Children and young people who display harmful sexual behaviour are often emotionally and socially immature and should not therefore be treated in the same way as adults. Young people are still developing their sexual feelings and understanding, and some young people engaging in this type of behaviour will have complex and additional needs (e.g. learning difficulties or ASD). Early intervention can assist development of healthy sexual behaviours and help young people channel their thoughts and feelings in ways that are not harmful to others.
It is essential that children and young people who are involved in harmful sexual behaviours are properly and consistently assessed in order to establish the extent, the nature and the antecedents of the behaviour. This assessment process and early intervention will lend itself to understanding and managing the risk and preventing the continuation or escalation of any harmful sexual behaviours. Early intervention may be from universal services or Early Help providers; however, where the behaviour is persistent or of a criminal nature a referral to Children Social Care is the most appropriate response.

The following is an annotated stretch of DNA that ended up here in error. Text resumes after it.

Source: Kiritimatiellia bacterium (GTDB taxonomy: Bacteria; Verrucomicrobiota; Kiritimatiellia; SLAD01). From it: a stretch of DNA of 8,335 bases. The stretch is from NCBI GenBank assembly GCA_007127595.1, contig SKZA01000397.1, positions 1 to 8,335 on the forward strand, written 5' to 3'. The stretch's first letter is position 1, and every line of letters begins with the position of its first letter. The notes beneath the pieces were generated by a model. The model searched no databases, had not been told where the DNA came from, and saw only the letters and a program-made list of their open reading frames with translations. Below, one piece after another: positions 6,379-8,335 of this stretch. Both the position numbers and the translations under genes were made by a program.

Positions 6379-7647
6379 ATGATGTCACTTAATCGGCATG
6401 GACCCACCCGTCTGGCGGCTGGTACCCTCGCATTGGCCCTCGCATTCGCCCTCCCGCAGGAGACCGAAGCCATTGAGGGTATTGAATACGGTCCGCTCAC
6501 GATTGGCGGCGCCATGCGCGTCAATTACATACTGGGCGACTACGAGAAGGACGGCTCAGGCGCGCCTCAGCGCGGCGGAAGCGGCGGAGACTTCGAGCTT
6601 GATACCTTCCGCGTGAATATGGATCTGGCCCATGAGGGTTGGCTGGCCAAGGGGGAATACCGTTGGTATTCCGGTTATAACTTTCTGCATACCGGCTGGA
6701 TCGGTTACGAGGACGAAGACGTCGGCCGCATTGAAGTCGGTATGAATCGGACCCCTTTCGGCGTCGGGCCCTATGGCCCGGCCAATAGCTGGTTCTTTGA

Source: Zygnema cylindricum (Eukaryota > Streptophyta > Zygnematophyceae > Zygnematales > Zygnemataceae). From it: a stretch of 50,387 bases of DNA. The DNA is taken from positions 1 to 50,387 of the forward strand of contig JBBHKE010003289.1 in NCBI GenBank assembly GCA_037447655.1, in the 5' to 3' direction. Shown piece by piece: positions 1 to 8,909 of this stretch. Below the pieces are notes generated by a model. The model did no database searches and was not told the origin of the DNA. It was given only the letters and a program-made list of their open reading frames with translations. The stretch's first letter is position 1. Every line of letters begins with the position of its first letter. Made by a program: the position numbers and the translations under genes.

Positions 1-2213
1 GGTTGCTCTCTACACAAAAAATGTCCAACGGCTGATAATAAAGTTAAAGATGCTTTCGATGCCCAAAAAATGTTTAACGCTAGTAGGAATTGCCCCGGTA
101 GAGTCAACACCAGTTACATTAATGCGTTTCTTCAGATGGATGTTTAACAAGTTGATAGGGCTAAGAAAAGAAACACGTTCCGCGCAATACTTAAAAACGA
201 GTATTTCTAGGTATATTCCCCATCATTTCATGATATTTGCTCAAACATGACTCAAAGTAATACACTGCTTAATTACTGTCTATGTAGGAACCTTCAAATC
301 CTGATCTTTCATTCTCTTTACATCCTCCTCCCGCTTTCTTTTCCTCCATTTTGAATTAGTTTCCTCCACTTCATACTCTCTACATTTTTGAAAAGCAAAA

Harmful sexual behaviour by children and young people includes a range of behaviours in a variety of situations and can be defined as:
"Harmful Sexual Behaviour includes sexual activity that does not involve mutual consent by the individuals involved or where their relationship includes an imbalance of power, for example - due to age, intellectual ability or physical strength and where the behaviour has the potential to cause physical and/or emotional harm" (AIM2 Assessment Manual 2012:19).
In trying to determine whether abuse has taken place several factors need to be considered in relation to:
- Absence of consent, the presence of power imbalance and exploitation which are common in all experiences of abuse;
- The nature of the relationship between children/young people (the abuser) having authority over the victim;
- Age inappropriate sexual behaviour;
- Frequency and period of time the sexual activity has occurred;
- The child/young person's perception of the sexual behaviour; and
Clearly not all sexual contact between children and young people can be described as sexually harmful and it is natural for children to explore their bodies as part of normal sexual development.